Richard Crawford’s role is about to expand.
A rookie cornerback, drafted in the seventh round in April, Crawford hasn’t played since week-six against the Vikings. But after being listed as inactive for the Redskins’ last five games, Crawford could be in line for playing time during the team’s stretch-run.
Washington will be without veteran cornerback Cedric Griffin for the remainder of the season after after the 30 year-old was suspended for the final four games of the season for Adderall use. The Redskins’ No. 3 cornerback, Griffin was on the field for 43 of Washignton’s 65 defensive snaps on Monday night against the Giants. He’ll have to be replaced in nickel and dime formations and Crawford (along with DJ Johnson) will likely be asked to contribute in his stead.
“I think a lot of Richard Crawford,” head coach Mike Shanahan said on Wednesday. “If he does play, he’ll play well. He’s got a lot of intangibles that you look for and he’s been growing, just practicing and learning the system.”
Crawford shined in the preseason, intercepting a pair of passes and making five tackles while showing legitimate NFL cover-skills and ball-tracking ability. But the Southern Methodist University product struggled during the early stages of the regular season while playing extensively in the wake of a Griffin hamstring injury.
After spending most of his college career — and much of the preseason — playing on the outside, Crawford was asked to spend a chunk of his time on the field in the slot. He didn’t perform as well as he would’ve liked. Crawford was on the wrong end of a couple of big plays, including a a 59-yard touchdown to Cincinnati Bengals speedster Andrew Hawkins on a poorly-played go-route down the seam.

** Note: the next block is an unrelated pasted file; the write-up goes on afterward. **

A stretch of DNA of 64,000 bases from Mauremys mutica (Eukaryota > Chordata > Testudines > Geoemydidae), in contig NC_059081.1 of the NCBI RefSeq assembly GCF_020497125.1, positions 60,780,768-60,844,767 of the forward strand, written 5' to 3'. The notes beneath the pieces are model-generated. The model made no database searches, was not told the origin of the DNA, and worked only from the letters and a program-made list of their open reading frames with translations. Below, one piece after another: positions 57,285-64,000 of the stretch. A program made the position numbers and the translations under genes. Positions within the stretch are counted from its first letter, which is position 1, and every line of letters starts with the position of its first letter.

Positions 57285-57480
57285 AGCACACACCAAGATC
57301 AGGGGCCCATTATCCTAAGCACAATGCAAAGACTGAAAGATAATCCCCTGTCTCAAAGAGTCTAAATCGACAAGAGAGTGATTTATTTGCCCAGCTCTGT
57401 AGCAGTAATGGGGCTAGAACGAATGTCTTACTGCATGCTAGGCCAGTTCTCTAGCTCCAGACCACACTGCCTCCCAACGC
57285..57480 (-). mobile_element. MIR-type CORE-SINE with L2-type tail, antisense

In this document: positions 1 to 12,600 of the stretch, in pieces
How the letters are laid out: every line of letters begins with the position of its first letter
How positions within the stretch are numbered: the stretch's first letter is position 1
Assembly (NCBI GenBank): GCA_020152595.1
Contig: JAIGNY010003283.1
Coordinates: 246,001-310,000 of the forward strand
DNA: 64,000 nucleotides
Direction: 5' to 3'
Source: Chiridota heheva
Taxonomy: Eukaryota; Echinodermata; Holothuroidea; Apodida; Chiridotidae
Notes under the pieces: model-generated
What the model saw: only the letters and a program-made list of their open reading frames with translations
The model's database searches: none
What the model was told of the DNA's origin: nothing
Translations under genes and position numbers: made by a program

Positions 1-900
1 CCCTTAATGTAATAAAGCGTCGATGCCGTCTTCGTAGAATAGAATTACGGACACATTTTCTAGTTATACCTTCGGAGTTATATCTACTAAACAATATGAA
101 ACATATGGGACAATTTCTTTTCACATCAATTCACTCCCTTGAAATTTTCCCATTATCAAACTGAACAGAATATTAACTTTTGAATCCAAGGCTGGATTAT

“[The coaches] really want me to play outside,” Crawford said about the role he could adopt in the final four games. “They feel more comfortable with me playing outside because I really don’t make a lot of mistakes when I play outside. All my mistakes came when I was plying nickel. I’ll go back in wherever they need me to play. If they need me to play nickel I’ve just got to be smarter. If I play outside, just let my instincts take over.”
Crawford looks at his struggles as learning experiences. A late-round pick who was being educated on the fly while playing a role he hadn’t mastered, Crawford has remained confident. He feels like his time on the bench has helped improve him dramatically.
“A lot of guys in college aren’t inside, because they put the best players outside,” Shanahan said when asked about Crawford’s struggles in the slot. “It’s a growing experience and he’s grown throughout the season. Now he’s much better than he was at the beginning of the season.. both inside and outside.”
The last time Crawford was activated for a game was back in October at the Giants, but the 5-foot-10 inch defender didn’t get on the field that day. In the seven weeks since he’s been studying film and getting as much extra work on the practice field as possible. A cerebral talent who used to help his defensive coordinator install game plans at SMU, Crawford says watching games from the sideline has been difficult.
“As a competitor you want to be out there,” he said. “But being a good teammate, I’m sitting here cheering on my teammates. That’s what I had to do.”
Until now, of course. Come Sunday against Baltimore, the youngster will likely trade in his pompoms for a pair of gloves.
“It’s called next man up,” cornerback Josh Wilson said about the chance Crawford’s about to be presented with. “Every man in this league got his opportunity because somebody else went down. I got an opportunity because a guy got hurt. It’s an opportunity to make a name and play a long time in this league.”
DeAngelo Hall believes Crawford is ready for more playing time.
“The train’s going to keep going,” Hall said about Griffin’s suspension and the elevated duties of Crawford, Johnson and the rest of Washington’s lesser-used defensive backs. “We’ll throw guys off, we’ll pick guys up, some guys will jump off but we’ll keep moving. It’s the nature of the business.”